10 Aug When Words Fail
Despite vowing to never return to the Bourne world, both Matt Damon and director Paul Greengrass have come back and filmed the fifth instalment of the widely popular franchise. Outweighing the news of their role reprisals, were reports that Damon only has 25 lines in the entire film. What makes it more outrageous? He was paid $25 million – that’s basically $1 million a line!
According to Greengrass, the lack of words spoken by Damon is to reflect his character’s loneliness. However, it seems the silencing of leading men in recent films has been all the rage. This years Batman vs. Superman: Dawn of Justice saw Superman speak 43 lines (to be fair he is the worst); Tom Hardy delivers 52 lines in Mad Max: Fury Road and Ryan Gosling manages hardly more than a paragraph of dialogue in Only God Forgives. What is going on?
One explanation could be that Hollywood execs are feeling the pressures of trying to cater to a transatlantic audience. Later this year, China will overtake America as the biggest box office territory in the world. Fill films with dialogue, and they risk getting lost in translation. To make sure their films are marketable, nervous producers just have their characters simply say less. They don’t want their blockbuster banned as it’s brought up something controversial. Then there’s also the fact that today’s generation of filmgoers are used to expressing themselves in 140 characters sprinkled with an abundance of colourful emojis. Apps like Instagram and Snapchat promote pure imagery, which people like because it’s basically an international language. Everyone understands what a little picture of hands touching means. (Unless you’re my mother, who insists on using them as prayer hands).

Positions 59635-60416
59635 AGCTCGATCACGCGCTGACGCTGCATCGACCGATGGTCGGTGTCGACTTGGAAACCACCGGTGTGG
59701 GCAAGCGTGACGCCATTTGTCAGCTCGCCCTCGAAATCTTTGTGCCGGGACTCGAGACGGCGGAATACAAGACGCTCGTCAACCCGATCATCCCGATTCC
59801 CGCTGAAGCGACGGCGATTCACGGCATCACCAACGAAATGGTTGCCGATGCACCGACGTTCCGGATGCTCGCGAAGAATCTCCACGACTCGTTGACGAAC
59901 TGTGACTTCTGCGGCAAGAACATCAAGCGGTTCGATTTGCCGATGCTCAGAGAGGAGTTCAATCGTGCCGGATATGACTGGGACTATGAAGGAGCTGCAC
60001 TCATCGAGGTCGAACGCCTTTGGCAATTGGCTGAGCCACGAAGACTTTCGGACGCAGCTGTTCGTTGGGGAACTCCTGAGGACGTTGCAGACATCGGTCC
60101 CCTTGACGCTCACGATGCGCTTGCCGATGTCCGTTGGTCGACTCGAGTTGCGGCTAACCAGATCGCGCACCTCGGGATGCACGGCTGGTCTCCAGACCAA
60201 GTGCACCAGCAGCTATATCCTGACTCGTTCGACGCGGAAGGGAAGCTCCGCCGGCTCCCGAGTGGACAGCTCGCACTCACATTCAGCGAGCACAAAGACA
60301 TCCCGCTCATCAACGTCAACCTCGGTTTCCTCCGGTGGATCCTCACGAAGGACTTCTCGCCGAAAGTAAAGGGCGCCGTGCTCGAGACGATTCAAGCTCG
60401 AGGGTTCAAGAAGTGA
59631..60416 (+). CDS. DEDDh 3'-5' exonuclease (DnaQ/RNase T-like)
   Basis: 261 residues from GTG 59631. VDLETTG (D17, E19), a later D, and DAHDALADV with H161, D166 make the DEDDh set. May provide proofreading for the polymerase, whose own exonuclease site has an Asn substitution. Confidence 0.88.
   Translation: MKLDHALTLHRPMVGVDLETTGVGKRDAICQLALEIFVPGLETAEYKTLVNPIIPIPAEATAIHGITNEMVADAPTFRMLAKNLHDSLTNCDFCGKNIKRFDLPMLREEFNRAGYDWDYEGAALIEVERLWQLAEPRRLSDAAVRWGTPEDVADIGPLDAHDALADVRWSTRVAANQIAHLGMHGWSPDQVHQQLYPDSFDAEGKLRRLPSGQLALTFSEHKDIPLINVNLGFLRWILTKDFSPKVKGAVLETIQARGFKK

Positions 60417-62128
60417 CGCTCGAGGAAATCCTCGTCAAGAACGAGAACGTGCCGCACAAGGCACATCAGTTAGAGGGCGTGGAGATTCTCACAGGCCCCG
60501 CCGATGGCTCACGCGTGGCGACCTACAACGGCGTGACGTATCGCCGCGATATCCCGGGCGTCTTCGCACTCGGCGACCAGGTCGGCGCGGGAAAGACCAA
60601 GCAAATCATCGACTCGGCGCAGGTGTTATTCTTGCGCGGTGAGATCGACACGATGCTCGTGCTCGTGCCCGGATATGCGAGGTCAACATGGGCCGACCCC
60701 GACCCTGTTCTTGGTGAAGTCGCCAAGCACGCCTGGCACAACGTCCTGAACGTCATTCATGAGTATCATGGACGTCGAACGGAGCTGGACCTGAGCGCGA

Think of recent successes – The Revenant, ‘71, Gravity, Star Wars: The Force Awakens – and one struggles to recall an actual exchange from any of them. They are set-piece heavy, showcases for close-ups and an abundance of imagery. You could argue that this is a nod to silent films. But, if you watch an old film today you do notice something is missing and it probably has inter-tittles as well. Gagging characters just feels like a fractious backward step.
It’s one of the reasons film is losing out to television, in terms of the wider audience conversation. No one sits around discussing the loud bangs and action sequences from a film. With TV, words still matter. A recent poll of the most iconic movie lines in history had only one from the past 25 years in the top 10 (that was “To infinity and beyond! – Toy Story) and only two from this century even made the top 50! Is this, how we want films from our generation to be remembered? I’m not saying movies should be laced with hours and hours of dialogue but surely our cinematic leads need to be saying more than 25 lines?
In the trailer, Bourne uses up one of his line allowances to mutter: “We need to talk”. And he’s right, we really do.